Personal life[edit]

Newman was married four times, once to writer Christina McCall. He lived with his fourth wife, Alvy (Bjorklund) Newman, in Belleville, Ontario.[10] He died from complications of Parkinson's disease and a stroke at a hospital in Belleville on September 7, 2023, at the age of 94.[3]


  • 1959 Flame of Power: Intimate Profiles of Canada's Greatest Businessmen
  • 1963 Renegade in Power: The Diefenbaker Years
  • 1968 The Distemper of Our Times: Canadian Politics in Transition
  • 1969 A Nation Divided: Canada and the Coming of Pierre Trudeau
  • 1972 Their Turn to Curtsy: Your Turn to Bow
  • 1973 Home Country: People, Places, and Power Politics
  • 1975 The Canadian Establishment: Volume One: The Old Order
  • 1978 Bronfman Dynasty: The Rothschilds of the New World (published in America in 1979 under the different title, King of the Castle: The Making of a Dynasty)
  • 1981 The Canadian Establishment: Volume Two: The Acquisitors
  • 1982 The Establishment Man: Conrad Black, A Portrait of Power
  • 1983 True North, Not Strong and Free: Defending the Peaceable Kingdom in the Nuclear Age
  • 1983 Debrett's Illustrated Guide to the Canadian Establishment (editor)
  • 1984 Drawn and Quartered: The Trudeau Years
  • 1985 A History of the Hudson's Bay Company: Volume One: Company of Adventurers
  • 1987 A History of the Hudson's Bay Company: Volume Two: Caesars of the Wilderness
  • 1989 Empire of the Bay: An Illustrated History of the Hudson Bay Company
  • 1991 A History of the Hudson's Bay Company: Volume Three: Merchant Princes
  • 1989 Canada: The Great Lone Land
  • 1991 Canada 1892: Portrait of a Promised Land
  • 1993 Promise of the Pipeline
  • 1995 Nortel, Northern Telecom: Past, Present, Future
  • 1995 The Canadian Revolution: From Deference to Defiance
  • 1996 Defining Moments: Dispatches from an Unfinished Revolution
  • 1996 Vancouver: The Art of Living Well
  • 1998 The Canadian Establishment: Volume Three: The Titans
  • 1998 Sometimes a Great Nation: Will Canada Belong to the 21st Century?
  • 1998 Canada: The Land that Shapes Us
  • 2002 Continental Reach
  • 2004 Here Be Dragons: Telling Tales of People, Passion and Power (Autobiography)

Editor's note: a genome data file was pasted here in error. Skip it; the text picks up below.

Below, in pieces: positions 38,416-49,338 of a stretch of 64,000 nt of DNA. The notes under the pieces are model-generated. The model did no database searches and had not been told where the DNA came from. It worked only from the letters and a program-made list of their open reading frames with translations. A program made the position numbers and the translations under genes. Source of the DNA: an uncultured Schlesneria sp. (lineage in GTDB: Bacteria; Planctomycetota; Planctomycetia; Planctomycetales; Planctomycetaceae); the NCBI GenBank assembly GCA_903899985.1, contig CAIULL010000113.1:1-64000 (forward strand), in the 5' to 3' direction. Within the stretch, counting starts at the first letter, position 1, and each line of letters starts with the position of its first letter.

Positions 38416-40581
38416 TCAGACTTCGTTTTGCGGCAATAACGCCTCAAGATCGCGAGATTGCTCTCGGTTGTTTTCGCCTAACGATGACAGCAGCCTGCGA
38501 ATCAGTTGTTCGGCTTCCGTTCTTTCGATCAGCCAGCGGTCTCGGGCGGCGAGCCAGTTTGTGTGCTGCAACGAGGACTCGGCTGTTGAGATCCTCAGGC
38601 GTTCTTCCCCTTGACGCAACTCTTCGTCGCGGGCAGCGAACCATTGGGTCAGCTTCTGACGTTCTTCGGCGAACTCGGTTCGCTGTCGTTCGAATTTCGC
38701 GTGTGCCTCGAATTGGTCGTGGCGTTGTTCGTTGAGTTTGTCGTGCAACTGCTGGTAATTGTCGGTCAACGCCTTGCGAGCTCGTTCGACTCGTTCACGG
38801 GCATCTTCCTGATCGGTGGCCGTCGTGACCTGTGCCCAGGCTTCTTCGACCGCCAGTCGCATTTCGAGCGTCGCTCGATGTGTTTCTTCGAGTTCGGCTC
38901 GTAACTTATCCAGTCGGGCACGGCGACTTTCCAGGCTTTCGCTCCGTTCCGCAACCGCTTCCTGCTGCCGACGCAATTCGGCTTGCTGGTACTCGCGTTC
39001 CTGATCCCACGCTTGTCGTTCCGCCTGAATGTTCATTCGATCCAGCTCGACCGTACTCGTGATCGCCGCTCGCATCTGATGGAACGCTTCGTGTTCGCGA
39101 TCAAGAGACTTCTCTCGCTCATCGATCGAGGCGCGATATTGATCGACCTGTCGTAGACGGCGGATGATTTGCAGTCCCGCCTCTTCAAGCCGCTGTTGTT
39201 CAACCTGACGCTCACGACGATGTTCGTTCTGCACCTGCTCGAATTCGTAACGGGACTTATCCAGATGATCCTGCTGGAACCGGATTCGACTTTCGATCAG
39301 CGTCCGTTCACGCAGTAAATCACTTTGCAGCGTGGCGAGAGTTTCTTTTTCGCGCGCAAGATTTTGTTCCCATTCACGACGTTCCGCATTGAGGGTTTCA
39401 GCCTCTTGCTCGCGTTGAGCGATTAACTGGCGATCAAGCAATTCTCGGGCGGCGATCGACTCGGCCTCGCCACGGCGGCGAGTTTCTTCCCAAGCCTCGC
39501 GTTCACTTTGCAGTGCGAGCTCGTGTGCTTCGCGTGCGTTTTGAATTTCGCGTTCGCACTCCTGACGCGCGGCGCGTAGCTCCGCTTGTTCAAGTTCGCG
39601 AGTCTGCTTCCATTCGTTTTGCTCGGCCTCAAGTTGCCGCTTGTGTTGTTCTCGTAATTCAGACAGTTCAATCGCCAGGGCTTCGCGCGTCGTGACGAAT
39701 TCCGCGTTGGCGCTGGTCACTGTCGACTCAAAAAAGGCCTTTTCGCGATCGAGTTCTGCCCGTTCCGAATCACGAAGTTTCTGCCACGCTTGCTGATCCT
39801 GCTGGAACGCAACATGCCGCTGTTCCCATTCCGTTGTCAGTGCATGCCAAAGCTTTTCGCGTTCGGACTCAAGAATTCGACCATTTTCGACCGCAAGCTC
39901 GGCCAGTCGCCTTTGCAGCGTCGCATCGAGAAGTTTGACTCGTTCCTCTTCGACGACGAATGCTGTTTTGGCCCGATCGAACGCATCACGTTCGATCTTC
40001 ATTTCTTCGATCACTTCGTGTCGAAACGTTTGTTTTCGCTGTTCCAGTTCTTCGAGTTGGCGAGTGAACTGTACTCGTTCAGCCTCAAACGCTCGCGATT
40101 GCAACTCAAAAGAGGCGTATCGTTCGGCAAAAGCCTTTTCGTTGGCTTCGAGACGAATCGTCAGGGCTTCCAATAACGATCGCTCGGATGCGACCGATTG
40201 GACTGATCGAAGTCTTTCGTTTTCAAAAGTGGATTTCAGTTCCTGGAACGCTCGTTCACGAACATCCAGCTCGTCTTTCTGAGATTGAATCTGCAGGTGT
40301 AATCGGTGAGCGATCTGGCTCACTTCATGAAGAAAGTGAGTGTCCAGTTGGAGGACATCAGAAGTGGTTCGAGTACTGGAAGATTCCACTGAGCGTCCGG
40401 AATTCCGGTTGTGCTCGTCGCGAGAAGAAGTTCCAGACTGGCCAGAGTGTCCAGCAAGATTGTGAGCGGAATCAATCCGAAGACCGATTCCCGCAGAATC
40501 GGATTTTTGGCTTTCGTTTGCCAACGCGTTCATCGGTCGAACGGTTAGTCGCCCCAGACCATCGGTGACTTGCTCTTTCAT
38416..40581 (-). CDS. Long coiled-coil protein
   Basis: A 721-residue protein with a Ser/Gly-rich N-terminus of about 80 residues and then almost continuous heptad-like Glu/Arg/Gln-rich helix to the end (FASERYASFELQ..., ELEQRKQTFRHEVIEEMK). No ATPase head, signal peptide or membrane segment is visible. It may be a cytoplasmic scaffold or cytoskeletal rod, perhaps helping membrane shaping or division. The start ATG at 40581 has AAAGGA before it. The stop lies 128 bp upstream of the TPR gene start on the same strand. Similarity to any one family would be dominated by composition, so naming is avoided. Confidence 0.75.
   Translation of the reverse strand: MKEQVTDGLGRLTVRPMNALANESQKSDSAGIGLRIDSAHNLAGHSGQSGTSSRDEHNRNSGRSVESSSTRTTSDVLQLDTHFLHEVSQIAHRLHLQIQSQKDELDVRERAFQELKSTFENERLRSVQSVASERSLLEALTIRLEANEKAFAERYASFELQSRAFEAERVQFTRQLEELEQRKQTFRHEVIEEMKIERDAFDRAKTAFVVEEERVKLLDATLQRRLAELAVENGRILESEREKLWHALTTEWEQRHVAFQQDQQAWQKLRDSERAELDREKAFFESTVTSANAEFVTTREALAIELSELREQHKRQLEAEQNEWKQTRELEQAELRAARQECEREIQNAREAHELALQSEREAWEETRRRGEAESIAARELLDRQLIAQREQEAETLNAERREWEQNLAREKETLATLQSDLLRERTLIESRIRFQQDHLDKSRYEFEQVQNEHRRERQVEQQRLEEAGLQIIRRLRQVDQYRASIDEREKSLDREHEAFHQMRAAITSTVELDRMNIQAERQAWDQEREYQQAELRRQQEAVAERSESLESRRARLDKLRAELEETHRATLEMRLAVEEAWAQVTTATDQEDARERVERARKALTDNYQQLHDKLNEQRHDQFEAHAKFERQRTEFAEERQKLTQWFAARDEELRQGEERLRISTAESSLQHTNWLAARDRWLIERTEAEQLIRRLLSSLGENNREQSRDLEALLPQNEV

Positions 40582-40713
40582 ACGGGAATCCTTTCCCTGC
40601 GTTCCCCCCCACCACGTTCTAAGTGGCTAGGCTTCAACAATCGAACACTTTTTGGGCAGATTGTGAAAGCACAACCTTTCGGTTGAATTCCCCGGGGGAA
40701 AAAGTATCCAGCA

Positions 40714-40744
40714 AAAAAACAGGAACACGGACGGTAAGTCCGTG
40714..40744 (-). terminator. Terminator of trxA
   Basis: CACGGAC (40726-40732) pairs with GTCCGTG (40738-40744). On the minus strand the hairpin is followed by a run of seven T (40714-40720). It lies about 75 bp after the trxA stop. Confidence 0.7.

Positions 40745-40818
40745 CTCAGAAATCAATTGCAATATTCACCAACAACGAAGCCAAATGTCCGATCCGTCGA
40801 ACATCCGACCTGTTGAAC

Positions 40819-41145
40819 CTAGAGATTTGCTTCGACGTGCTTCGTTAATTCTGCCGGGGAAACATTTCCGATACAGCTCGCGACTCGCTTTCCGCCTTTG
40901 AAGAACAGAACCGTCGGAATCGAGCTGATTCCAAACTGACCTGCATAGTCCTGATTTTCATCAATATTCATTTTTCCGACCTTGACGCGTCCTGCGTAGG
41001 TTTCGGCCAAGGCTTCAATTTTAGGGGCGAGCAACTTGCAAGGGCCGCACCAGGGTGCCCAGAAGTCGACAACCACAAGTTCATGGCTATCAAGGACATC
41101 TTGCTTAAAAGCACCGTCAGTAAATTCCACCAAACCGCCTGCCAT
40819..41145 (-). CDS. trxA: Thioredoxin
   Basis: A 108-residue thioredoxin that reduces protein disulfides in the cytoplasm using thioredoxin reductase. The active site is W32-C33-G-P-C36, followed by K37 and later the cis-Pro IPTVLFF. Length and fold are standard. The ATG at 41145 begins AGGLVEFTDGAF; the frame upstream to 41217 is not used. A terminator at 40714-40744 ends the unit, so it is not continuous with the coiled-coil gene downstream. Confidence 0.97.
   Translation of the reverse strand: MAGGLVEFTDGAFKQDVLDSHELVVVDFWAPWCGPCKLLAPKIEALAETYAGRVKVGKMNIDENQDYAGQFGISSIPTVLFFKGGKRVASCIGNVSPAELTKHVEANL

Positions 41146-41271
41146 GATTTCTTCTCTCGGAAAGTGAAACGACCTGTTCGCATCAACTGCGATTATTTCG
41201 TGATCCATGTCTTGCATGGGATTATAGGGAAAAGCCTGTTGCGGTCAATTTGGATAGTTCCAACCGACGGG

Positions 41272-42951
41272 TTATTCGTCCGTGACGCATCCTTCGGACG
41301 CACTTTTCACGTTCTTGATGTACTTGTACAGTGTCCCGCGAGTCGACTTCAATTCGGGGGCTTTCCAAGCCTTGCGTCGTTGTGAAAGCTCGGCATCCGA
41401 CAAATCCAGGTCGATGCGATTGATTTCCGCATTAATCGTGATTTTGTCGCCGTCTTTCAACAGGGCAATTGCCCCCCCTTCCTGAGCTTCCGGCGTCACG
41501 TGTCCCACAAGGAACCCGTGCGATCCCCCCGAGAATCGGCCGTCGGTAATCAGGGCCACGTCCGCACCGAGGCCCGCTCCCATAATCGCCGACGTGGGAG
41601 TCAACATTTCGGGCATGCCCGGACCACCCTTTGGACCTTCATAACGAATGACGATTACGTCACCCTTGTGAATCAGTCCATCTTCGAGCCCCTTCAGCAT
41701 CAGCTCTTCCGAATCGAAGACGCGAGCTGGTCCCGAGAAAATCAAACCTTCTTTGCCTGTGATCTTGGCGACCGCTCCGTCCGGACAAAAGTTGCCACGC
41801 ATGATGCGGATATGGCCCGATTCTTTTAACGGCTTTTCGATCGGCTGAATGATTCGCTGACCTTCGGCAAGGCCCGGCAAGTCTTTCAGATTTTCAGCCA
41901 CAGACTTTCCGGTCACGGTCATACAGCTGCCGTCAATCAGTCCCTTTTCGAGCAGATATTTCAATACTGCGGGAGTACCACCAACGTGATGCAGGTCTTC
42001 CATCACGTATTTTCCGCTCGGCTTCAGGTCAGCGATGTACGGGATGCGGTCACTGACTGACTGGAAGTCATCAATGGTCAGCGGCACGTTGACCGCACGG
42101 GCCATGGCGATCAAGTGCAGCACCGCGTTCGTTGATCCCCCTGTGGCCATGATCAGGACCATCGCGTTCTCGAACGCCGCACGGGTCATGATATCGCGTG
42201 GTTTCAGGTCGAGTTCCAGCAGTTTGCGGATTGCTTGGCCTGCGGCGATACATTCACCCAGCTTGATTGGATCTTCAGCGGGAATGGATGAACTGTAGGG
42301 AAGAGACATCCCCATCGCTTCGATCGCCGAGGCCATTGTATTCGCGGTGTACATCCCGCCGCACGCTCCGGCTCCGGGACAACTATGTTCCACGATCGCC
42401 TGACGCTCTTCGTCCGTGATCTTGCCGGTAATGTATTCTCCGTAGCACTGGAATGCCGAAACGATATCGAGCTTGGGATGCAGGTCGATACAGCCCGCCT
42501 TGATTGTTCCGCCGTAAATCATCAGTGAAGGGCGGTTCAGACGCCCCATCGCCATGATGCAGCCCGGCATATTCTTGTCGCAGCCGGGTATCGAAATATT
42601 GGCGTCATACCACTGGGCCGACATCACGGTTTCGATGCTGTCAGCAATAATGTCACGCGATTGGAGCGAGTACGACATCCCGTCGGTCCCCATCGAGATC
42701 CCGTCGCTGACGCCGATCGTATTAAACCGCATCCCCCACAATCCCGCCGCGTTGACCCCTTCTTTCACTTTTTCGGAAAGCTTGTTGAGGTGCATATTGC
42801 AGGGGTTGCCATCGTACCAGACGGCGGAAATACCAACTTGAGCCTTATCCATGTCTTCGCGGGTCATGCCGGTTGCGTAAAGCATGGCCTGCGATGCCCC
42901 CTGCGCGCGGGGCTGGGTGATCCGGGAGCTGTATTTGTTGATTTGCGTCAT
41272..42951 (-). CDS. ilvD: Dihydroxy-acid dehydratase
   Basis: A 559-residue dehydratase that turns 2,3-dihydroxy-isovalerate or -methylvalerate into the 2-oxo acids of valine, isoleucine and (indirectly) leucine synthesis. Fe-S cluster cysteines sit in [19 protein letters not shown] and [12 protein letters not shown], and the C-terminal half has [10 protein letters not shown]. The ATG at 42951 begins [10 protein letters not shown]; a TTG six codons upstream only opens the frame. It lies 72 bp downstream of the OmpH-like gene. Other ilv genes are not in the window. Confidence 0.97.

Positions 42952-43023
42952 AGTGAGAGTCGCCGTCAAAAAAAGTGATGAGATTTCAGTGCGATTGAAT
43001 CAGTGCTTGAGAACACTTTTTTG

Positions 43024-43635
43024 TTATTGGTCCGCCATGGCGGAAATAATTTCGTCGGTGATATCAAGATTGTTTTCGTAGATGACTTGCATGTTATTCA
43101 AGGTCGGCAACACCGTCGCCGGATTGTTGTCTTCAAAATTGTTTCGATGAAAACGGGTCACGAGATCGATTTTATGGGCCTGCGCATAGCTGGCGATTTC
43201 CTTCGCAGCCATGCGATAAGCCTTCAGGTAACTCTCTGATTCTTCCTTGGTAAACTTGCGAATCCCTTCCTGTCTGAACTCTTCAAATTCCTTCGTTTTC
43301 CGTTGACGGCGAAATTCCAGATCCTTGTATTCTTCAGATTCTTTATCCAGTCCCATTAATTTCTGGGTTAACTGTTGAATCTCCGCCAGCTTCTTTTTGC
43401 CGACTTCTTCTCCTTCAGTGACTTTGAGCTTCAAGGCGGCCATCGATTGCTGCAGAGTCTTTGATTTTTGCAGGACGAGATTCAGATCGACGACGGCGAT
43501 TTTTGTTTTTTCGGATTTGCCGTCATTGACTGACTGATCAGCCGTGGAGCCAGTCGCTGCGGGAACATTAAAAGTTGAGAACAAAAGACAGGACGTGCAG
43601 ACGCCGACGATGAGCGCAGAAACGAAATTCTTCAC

• 2005 The Secret Mulroney Tapes: Unguarded Confessions of a Prime Minister
  • 2008 Izzy: The Passionate Life and Turbulent Times of Izzy Asper, Canada's Media Mogul
  • 2010 Heroes: Canadian Champions, Dark Horses, and Icons
  • 2010 Mavericks: Canadian Rebels, Renegades, and Anti-Heroes
  • 2011 When the Gods Changed: The Death of Liberal Canada (originally titled: Michael Ignatieff: The Man In Full)
  • 2016 "Hostages to Fortune: The United Empire Loyalists and The Making of Canada"


  1. ^ a b c Elspeth Cameron (March 4, 2015). "Peter Charles Newman". The Canadian Encyclopedia. Retrieved August 22, 2019.
  2. ^ a b c d e f g h i Roberts, Sam (September 15, 2023). "Peter C. Newman, 94, Canadian Maverick And Journalist Who Skewered the Elite". The New York Times. p. A21. Retrieved September 18, 2023.
  3. ^ a b c Simon Haupt, Journalist Peter C. Newman went from Czech refugee to chronicler of Canada. The Globe and Mail, September 7, 2023
  4. ^ .Allan Woods. "Peter C. Newman, who chronicled and skewered Canada's elites, was as quick with a quip as he was prolific with a pen". Toronto Star. Retrieved September 7, 2023.
  5. ^ "Peter C. Newman". Simon & Shuster. Retrieved September 7, 2023.
  6. ^ "Mr. Peter Charles Newman". The Governor General of Canada. Retrieved September 7, 2023.
  7. ^ The International who's who, 1996–97 (60th ed.). London: Europa Publications. 1996. p. 1122. ISBN 1857430212.
  8. ^ "Mr. Peter Charles Newman". Governor-General of Canada. Retrieved September 7, 2023.
  9. ^ Wright, Robert (2008). "From Liberalism to Nationalism: Peter C. Newman's Discovery of Canada". In Fahrni, Magda; Rutherdale, Robert (eds.). Creating postwar Canada : community, diversity, and dissent, 1945-75 (PDF). Vancouver: UBC Press. pp. 111–136. ISBN 9780774813853. Retrieved September 29, 2021. [In 1973] Newman "described his love affair with Canada" as follows: "Perhaps my real ideological swing has been away from a blind acceptance of the 'small-l' liberalism of the Fifties to a strongly-felt nationalism."
  10. ^ "Current Issue". Archived from the original on April 21, 2014. Retrieved April 27, 2013.